We saw a jackal jump out of a patch of scrub about fifty yards ahead of us and we galloped him for two or three hundred yards, but we couldn't get a shot in, and he went like a flash of lightening straight towards Katia. On the way back we started a fox out of some scrub, but didn't have a hunt. We came back along the shore, and it was alive with crabs, literally thousands; a sort of land crab that live in holes in the sand. They have very long legs and eyes that stick up like periscopes, and they run like blazes as soon as they see you coming, either into their holes or into the sea.
A very interesting intelligence report tonight, I think we shall have plenty to do shortly. The Admiralty have confirmed the report about Kitchener, it is a great blow.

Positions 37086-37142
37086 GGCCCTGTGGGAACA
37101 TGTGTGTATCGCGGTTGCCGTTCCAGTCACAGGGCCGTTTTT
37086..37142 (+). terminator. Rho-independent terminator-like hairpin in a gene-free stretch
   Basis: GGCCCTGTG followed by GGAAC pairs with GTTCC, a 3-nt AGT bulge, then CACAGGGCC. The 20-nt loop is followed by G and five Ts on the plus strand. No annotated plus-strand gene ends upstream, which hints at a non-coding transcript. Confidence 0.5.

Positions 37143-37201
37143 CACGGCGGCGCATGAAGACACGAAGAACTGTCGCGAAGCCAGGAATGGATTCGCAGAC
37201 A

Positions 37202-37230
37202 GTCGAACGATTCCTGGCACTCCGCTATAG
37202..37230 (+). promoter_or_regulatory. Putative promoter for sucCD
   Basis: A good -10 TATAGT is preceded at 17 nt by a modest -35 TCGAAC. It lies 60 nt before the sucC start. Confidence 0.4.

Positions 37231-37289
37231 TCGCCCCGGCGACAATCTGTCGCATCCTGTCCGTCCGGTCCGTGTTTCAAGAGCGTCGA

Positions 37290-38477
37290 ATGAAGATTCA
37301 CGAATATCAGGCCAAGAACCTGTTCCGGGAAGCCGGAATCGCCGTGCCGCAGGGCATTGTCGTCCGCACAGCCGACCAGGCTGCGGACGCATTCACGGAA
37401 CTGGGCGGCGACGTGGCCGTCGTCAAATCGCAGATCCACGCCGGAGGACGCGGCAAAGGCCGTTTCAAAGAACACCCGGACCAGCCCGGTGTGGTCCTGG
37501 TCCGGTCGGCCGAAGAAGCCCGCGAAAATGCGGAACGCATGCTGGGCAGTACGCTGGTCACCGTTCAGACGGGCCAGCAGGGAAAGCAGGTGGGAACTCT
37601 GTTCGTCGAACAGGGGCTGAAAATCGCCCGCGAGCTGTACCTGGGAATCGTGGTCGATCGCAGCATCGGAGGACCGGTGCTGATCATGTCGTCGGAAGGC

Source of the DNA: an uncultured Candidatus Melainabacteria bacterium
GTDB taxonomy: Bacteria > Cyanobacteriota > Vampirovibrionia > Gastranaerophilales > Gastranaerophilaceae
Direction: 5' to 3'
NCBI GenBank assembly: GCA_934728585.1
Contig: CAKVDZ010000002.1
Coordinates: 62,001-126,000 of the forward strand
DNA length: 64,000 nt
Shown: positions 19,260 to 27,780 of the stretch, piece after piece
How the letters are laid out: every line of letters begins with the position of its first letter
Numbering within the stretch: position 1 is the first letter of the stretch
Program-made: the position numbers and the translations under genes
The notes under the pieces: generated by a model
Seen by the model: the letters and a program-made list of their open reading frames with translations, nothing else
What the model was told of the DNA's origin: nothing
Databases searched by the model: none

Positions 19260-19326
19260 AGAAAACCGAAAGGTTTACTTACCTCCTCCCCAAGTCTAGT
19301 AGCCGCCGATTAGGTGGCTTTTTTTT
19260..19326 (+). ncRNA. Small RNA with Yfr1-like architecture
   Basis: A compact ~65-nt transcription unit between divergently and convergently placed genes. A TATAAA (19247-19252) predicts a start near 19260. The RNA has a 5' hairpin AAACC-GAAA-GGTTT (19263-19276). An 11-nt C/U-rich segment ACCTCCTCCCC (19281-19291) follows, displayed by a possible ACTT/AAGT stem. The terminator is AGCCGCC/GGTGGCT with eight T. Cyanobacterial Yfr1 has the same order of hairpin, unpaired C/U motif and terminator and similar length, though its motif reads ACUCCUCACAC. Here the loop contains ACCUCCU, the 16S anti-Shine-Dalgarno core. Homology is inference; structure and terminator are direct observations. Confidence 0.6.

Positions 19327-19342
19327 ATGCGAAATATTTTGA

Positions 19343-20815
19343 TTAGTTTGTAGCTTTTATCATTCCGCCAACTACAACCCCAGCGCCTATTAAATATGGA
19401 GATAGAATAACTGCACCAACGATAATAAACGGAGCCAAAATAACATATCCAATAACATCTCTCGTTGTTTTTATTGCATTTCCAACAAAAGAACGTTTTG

Battery gun drill this morning. Bathed about midday. The colonel arrived for lunch; he has come up from Kantara for a day or two.
Practicing for night firing this evening with lamp signalling.
Got a little news today: the Russians seem to be giving the Austrians a bit of a dressing down in the Pripet Marshes.
A small mail in tonight - heard from Bill Broadhurst.
The intelligence report tonight says the Turks at El Arish have been further reinforced by two 'taburs' (about 2000) of Afghan troops. I wonder who they will get for us next?
A fairly quiet day. When the major was bathing this morning he saw two sharks come in within fifty yards of the shore so he made a hasty exit. They told us there were plenty of them about here - we shall be keeping our weather eyes open more now.
A Boche aeroplane appeared shortly after lunch, flying very high. He circled over us and Railhead for about half an hour, in spite of our machine guns, but he was evidently on a reconnaissance as he didn't drop any bombs. He looked like the same one who visited us before, painted white except for the two black crosses on the lower wing. White is a very hard colour to see in this bright light.
Elwiss of the West Riding Battery and Worrall of the Essex came up this afternoon to have a look round and spend the night.